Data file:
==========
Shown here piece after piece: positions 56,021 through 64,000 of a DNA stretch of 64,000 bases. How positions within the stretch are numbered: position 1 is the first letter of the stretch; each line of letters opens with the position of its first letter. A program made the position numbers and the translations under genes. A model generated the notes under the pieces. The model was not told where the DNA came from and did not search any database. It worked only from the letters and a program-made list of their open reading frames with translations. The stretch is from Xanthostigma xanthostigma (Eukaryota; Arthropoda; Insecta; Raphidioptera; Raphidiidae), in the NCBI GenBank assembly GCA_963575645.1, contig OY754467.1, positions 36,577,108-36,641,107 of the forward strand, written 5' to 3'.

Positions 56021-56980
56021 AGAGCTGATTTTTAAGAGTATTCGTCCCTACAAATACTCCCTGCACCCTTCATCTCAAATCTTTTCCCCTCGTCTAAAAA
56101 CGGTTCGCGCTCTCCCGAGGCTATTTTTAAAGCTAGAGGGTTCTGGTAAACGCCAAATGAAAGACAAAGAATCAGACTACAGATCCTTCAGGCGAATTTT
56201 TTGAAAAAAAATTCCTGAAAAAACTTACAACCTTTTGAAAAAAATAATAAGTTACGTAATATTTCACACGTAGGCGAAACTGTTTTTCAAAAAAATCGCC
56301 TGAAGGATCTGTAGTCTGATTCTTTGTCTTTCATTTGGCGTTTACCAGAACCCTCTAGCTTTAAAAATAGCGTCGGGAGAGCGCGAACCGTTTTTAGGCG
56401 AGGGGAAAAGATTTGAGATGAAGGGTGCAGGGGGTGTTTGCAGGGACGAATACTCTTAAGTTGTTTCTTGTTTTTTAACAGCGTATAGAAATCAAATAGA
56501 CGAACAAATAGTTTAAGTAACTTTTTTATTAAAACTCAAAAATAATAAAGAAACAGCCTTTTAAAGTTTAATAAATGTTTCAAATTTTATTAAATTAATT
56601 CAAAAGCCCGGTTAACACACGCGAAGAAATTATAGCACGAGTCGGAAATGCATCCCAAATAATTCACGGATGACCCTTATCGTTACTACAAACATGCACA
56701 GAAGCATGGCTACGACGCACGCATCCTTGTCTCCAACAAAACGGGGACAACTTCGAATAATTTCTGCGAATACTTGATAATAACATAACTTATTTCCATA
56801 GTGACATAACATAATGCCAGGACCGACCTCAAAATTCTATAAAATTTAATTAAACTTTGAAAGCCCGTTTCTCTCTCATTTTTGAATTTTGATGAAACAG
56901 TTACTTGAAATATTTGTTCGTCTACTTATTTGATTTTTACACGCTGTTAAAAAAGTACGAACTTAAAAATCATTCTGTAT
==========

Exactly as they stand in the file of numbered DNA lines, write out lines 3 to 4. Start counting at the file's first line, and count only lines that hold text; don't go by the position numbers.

56021 AGAGCTGATTTTTAAGAGTATTCGTCCCTACAAATACTCCCTGCACCCTTCATCTCAAATCTTTTCCCCTCGTCTAAAAA
56101 CGGTTCGCGCTCTCCCGAGGCTATTTTTAAAGCTAGAGGGTTCTGGTAAACGCCAAATGAAAGACAAAGAATCAGACTACAGATCCTTCAGGCGAATTTT